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Homework Help: Solving D.E with Laplace

  1. Dec 5, 2005 #1
    I have

    y'' + 2y' - 3y = Dirac(t)

    I use the laplacetransformation and get

    s^2Y + 2sY - 3Y = 1

    Y = 1/4 * 1/(s-1) - 1/4 * 1/(s+3) (skipped some steps)

    I try to use inverselaplace and recieve

    y = 1/4*exp(t) * H(t) - 1/4 * exp(-3t)*H(t)

    Where H(t) is the heaviside function.
    the correct answear should be 1/4*exp(t) *( H(t) -1) - 1/4 * exp(-3t)*H(t).

    What am I doing wrong. They ask for "the limited solution" does that mean anything particulairy?

    Thnx for any help
     
  2. jcsd
  3. Dec 5, 2005 #2

    Tide

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    You left out the initial values when you performed the Laplace transform on the original DE.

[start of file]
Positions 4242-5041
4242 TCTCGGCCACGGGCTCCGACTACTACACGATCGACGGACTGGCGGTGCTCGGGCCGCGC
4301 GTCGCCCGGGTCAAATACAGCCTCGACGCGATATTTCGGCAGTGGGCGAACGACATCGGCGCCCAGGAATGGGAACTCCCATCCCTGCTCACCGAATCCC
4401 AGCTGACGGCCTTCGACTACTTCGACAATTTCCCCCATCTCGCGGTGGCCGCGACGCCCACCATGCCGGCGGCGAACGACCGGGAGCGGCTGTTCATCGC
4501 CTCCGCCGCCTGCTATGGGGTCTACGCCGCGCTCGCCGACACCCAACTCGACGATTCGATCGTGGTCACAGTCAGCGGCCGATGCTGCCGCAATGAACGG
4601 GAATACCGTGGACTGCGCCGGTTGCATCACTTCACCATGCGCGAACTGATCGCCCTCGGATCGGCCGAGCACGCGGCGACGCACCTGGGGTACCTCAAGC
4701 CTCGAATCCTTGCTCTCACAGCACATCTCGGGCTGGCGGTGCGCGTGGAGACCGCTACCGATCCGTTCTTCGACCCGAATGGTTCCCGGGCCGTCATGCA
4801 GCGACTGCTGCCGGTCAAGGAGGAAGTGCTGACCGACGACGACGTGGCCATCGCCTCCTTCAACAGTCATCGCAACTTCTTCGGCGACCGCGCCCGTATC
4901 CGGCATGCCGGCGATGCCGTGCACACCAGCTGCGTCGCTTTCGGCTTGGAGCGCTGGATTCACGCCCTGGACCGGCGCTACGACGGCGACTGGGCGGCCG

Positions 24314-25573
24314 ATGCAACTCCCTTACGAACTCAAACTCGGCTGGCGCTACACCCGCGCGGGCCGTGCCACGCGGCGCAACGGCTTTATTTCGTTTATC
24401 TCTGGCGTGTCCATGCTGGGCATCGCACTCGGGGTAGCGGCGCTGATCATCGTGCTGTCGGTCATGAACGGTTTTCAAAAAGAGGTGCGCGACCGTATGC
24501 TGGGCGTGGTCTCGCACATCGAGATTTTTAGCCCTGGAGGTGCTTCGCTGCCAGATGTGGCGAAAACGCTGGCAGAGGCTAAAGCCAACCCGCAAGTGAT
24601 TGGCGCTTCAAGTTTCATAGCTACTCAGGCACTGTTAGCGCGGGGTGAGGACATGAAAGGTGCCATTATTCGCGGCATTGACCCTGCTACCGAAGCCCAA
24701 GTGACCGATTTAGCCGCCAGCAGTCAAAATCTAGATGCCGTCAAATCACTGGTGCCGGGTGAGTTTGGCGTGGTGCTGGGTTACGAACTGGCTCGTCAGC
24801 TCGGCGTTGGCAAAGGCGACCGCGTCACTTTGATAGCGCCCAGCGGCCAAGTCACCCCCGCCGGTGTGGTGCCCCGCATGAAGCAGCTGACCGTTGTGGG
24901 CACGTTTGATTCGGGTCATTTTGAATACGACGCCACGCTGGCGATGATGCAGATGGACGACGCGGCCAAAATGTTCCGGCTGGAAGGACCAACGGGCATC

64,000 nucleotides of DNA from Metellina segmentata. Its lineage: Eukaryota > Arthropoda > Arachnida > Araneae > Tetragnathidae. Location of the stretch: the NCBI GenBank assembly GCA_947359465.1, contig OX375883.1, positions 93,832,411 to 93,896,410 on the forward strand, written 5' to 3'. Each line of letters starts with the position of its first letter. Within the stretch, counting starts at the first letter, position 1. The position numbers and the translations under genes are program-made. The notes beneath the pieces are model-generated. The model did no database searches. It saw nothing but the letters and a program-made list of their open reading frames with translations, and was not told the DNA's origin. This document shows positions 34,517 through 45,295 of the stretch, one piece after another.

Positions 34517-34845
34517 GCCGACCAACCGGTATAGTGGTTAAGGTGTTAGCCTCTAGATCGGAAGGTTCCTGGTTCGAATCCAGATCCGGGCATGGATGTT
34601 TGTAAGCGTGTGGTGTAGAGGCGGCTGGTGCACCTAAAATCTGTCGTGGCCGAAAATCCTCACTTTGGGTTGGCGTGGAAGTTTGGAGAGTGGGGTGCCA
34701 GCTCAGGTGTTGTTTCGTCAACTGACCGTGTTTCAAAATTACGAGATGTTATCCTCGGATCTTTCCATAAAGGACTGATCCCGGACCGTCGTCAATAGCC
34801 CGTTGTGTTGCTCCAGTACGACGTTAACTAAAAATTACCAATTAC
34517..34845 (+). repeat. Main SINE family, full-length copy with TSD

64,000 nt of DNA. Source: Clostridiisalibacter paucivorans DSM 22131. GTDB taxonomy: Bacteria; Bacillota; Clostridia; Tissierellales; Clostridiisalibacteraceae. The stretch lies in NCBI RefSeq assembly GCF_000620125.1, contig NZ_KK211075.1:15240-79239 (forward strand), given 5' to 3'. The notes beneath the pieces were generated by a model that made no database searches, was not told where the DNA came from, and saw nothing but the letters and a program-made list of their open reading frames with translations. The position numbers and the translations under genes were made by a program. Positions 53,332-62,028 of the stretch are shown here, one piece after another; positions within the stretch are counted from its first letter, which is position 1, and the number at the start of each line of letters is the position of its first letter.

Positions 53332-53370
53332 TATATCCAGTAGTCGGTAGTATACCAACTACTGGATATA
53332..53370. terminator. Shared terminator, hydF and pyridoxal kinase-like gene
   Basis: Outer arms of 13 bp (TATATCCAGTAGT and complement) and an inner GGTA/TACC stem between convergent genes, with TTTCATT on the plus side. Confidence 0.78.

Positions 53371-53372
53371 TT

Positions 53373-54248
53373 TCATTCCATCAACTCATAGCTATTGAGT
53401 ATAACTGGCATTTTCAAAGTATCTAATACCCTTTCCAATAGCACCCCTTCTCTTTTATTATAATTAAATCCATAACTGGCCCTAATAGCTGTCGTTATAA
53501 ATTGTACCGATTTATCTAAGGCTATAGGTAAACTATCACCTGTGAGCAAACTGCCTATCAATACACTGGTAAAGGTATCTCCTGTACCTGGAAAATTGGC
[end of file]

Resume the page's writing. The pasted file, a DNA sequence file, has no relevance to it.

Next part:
4. Dec 5, 2005 #3

    There were no initial values if you mean like y(0) och y'(0). But I think I understand it anyhow. the key lies in the "limited solution". A limited solution cant eb allowed to grow infinite, and therefor we have to compensate for the 1/4 exp(t)
     
  5. Dec 5, 2005 #4

    saltydog

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    Hello guys. Are you referring to the following IVP:

    [tex]y^{''}+2y^{'}-3y=\delta_0(t);\quad y(0)=0\quad y^{'}(0)=0^-[/tex]

    (You'll need initial conditions to solve via Laplace transforms.)

    It's a bit awkward that one initial condition is given "prior" to t=0. Perhaps this is the "limiting" case the author refers to. Anyway, I don't get all those Heaviside's. I get one and it has to be inserted manually:

    [tex]y(t)=H(t)\left(\frac{e^t}{4}-\frac{e^{-3t}}{4}\right)[/tex]
     
    Last edited: Dec 5, 2005
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